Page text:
WordPress, the Great Divide, and a build-less experience

I recently worked on a small WordPress project for a client and it felt like the 2000s/2010s again. Vanilla HTML, CSS, JavaScript, PHP, MariaDB, Advanced Custom Fields, and SFTP. NPM wasn’t needed. A build step wasn’t needed. In some ways, the “DX” in the lens of common workflows today wasn’t great, but in other ways, it was amazing. And most importantly, all of that actually didn’t matter as long as the end result for the user was good. There are many voices in the web industry that touch on this already, but I wanted to chip in with my own 2¢ here.

Broaching the Great Divide, again

While it’s not strictly front-end development, building a fully custom WordPress theme got me thinking about topics that Chris Coyier wrote about back in 2019.

I could have decided to front-load the build process for this site with some JavaScript-based toolchains, Sass, TypeScript, and other goodies, but I deliberately decided against it. The client often works with other shops that specialize in managing a portfolio of websites. After being in contact with some of the stakeholders, it was clear that it’s important to lower the barrier of entry for this project as much as possible, especially when I won’t be the one maintaining it. As a result, everything on the front end was using vanilla, native technologies. HTML, CSS, and sprinkles of JavaScript.

It felt really good, and it’s a testament to how powerful the foundational technologies are. It’s also a reminder that the front-of-the-front end is just as important, if not more important, than back-of-the-front end. e.g. With this particular project, there was no back-of-the-front end.

Build-less CSS

I generally use vanilla CSS for most of the projects I touch nowadays, but I wanted to touch on a couple small moments of CSS joy during this project. One of my gut reactions to using a build-less setup was that separating stylesheets like in a Sass or CSS module project was not possible. But it absolutely is. <link>-ing individual stylesheets works perfectly especially in today’s HTTP/2 world.

I structured top-level page fields for this project with ACF’s (Advanced Custom Fields) Flexible Content field which I named “components.” Editors can just pick which components they want to use for a page and in whatever order they like. I wrote the markup for each component in its own template part file and fired off a wp_enqueue_style() per each component’s stylesheet in the theme’s functions.php. This produced several <link> tags in the end markup, and it didn’t require any build step whatsoever. Anything that needed to be shared across stylesheets was tucked away nicely in CSS variables.

(I thought about using WordPress’s new block editor and creating a bunch of custom blocks, but I decided against it since that would raise the barrier to entry for any future developers. At the time of writing, every block requires its own node_modules/ and build process, and that’s far too much of a headache to deal with.)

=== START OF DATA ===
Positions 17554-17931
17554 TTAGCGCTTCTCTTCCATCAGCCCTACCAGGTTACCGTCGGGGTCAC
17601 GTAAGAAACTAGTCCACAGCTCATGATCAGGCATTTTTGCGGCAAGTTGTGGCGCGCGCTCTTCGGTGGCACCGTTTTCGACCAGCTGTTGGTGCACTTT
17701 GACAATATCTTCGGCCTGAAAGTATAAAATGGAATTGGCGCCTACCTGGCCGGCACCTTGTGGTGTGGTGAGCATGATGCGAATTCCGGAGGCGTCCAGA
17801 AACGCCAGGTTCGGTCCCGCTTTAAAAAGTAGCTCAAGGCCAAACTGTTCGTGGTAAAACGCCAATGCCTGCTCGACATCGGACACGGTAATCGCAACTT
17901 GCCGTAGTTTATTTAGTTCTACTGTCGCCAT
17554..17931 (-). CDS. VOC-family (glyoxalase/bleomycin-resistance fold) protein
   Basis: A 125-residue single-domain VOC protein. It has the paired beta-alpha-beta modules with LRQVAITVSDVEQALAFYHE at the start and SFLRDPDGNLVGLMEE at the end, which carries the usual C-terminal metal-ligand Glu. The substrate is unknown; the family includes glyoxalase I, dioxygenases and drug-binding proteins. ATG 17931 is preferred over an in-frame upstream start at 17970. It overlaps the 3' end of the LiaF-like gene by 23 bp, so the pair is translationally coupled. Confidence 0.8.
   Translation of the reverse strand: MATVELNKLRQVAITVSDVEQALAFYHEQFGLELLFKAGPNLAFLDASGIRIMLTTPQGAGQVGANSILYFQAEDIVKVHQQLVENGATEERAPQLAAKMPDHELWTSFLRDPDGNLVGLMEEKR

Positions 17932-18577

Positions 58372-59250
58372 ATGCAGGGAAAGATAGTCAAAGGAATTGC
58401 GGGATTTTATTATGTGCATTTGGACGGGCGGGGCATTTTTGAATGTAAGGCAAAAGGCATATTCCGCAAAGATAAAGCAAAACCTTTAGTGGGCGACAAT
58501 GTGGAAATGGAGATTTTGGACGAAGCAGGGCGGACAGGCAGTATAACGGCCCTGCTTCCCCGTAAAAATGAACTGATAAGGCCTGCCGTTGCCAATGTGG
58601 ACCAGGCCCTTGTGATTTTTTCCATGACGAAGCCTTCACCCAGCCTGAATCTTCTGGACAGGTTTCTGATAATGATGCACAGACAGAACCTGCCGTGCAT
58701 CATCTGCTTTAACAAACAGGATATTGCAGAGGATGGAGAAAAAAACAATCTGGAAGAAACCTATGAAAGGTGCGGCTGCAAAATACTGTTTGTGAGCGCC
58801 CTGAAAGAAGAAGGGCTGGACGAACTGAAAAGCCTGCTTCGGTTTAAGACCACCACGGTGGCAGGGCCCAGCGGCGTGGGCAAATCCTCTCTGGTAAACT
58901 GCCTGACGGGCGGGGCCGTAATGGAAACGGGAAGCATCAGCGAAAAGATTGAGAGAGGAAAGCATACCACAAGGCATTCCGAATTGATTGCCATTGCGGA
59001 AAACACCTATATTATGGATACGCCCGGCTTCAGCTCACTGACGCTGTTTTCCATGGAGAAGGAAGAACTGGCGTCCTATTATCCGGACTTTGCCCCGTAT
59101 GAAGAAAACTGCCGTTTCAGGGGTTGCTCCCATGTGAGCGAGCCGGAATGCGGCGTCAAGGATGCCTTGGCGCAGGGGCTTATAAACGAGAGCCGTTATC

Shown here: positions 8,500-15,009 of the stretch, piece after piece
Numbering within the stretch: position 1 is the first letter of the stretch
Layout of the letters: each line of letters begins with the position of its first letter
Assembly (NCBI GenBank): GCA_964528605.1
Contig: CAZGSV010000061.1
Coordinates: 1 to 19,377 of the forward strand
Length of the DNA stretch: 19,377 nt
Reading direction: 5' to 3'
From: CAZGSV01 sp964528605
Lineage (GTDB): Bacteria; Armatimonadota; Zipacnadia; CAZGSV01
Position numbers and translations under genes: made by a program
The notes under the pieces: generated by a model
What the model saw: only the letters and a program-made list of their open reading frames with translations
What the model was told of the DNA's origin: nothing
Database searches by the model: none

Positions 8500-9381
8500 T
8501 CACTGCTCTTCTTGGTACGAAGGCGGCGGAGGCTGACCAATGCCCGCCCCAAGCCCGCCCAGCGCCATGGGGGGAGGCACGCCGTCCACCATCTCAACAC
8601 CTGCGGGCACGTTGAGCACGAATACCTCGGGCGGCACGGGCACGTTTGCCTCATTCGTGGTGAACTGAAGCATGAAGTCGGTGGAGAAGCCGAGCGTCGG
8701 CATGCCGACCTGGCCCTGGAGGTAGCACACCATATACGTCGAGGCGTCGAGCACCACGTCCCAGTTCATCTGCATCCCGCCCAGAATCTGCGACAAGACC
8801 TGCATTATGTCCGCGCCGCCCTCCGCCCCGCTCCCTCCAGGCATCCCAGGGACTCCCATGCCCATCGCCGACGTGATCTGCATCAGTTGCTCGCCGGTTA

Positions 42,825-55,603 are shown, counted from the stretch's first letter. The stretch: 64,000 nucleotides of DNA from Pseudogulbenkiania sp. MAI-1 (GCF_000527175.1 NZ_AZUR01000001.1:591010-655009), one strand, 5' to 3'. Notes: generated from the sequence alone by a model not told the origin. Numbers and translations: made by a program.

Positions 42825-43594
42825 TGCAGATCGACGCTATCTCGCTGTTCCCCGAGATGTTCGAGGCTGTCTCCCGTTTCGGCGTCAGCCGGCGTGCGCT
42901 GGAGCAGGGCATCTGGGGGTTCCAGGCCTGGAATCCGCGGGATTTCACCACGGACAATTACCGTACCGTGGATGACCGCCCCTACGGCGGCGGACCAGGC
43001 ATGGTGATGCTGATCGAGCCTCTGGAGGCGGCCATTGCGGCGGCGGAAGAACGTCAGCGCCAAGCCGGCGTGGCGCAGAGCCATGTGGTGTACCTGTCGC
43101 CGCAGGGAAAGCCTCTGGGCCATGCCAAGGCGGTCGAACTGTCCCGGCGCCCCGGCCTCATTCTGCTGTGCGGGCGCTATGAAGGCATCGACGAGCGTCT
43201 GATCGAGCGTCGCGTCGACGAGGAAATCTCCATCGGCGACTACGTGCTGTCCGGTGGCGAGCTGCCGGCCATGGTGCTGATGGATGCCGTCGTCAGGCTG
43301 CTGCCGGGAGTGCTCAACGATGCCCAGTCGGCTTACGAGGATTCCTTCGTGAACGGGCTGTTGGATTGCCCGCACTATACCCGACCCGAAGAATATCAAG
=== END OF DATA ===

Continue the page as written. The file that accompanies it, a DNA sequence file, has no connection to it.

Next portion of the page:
Build-less JavaScript

Only a handful of small JavaScript files were needed for this project. There was no need to use anything that required a build step. The most involved JavaScript file I wrote for this project was 23 lines long, and native browser APIs handled everything that I needed.

I wanted to make the website’s behavior declarative in the markup as I’ve written before, so I used data-component attributes in the markup as hooks for each JavaScript file. Each file was structured something like this:

document.addEventListener('DOMContentLoaded', function () {
  const instances = document.querySelectorAll('[data-component="<component-name>"]');
  for (let instance of instances) {
    // ...

For things like dynamic image galleries, I reached for dependencies via CDNs which helped me to continue avoiding a build step.

Deploying like the old days

Finally, I got to use an SFTP client again. This was thrilling. Yes, it’s not very efficient and is prone to all sorts of human error, but it felt great. Deploying changes is really as easy as drag and drop and that’s exactly what I did. I gave the ol’ Filezilla another download and dragged a directory over to the production server. Magic.

Closing thoughts

This project was a breath of fresh air since most projects I work on nowadays require some kind of build step, whether that’s through NPM or asset preprocessing, and this one didn’t. It felt so freeing to write vanilla code and drag it into production. The big thing for me is that I didn’t have to think as hard as I normally do for projects.

I’m not saying projects today need to be absolved of build steps or deployed via SFTP. There are very good reasons to not do either for many projects. But I do think that it’s a great idea to always evaluate how much complexity is necessary for any project before a single line of code is written. Modern browsers are powerful, and as a result, vanilla HTML, CSS, and JavaScript are powerful. Not all projects are going to be managed by large teams.